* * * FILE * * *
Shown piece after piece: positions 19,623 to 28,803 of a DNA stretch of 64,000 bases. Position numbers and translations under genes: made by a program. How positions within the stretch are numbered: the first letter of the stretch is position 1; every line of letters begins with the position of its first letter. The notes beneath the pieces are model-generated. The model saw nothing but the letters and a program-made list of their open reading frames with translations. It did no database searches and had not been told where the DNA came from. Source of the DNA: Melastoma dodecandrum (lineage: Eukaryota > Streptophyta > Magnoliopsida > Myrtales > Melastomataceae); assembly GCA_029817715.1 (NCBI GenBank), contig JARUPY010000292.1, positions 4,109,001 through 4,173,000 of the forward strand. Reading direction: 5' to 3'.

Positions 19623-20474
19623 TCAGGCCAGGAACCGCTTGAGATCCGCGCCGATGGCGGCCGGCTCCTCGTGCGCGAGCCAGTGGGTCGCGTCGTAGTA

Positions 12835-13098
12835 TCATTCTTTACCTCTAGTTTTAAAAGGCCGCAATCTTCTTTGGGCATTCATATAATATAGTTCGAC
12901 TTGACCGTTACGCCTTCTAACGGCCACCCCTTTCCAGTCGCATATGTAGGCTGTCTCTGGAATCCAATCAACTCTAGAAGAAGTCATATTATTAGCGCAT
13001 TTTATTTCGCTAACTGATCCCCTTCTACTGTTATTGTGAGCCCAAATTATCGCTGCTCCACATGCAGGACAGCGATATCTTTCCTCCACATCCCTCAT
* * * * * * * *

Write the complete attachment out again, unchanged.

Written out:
Shown piece after piece: positions 19,623 to 28,803 of a DNA stretch of 64,000 bases. Position numbers and translations under genes: made by a program. How positions within the stretch are numbered: the first letter of the stretch is position 1; every line of letters begins with the position of its first letter. The notes beneath the pieces are model-generated. The model saw nothing but the letters and a program-made list of their open reading frames with translations. It did no database searches and had not been told where the DNA came from. Source of the DNA: Melastoma dodecandrum (lineage: Eukaryota > Streptophyta > Magnoliopsida > Myrtales > Melastomataceae); assembly GCA_029817715.1 (NCBI GenBank), contig JARUPY010000292.1, positions 4,109,001 through 4,173,000 of the forward strand. Reading direction: 5' to 3'.

Positions 19623-20474
19623 TCAGGCCAGGAACCGCTTGAGATCCGCGCCGATGGCGGCCGGCTCCTCGTGCGCGAGCCAGTGGGTCGCGTCGTAGTA

Positions 12835-13098
12835 TCATTCTTTACCTCTAGTTTTAAAAGGCCGCAATCTTCTTTGGGCATTCATATAATATAGTTCGAC
12901 TTGACCGTTACGCCTTCTAACGGCCACCCCTTTCCAGTCGCATATGTAGGCTGTCTCTGGAATCCAATCAACTCTAGAAGAAGTCATATTATTAGCGCAT
13001 TTTATTTCGCTAACTGATCCCCTTCTACTGTTATTGTGAGCCCAAATTATCGCTGCTCCACATGCAGGACAGCGATATCTTTCCTCCACATCCCTCAT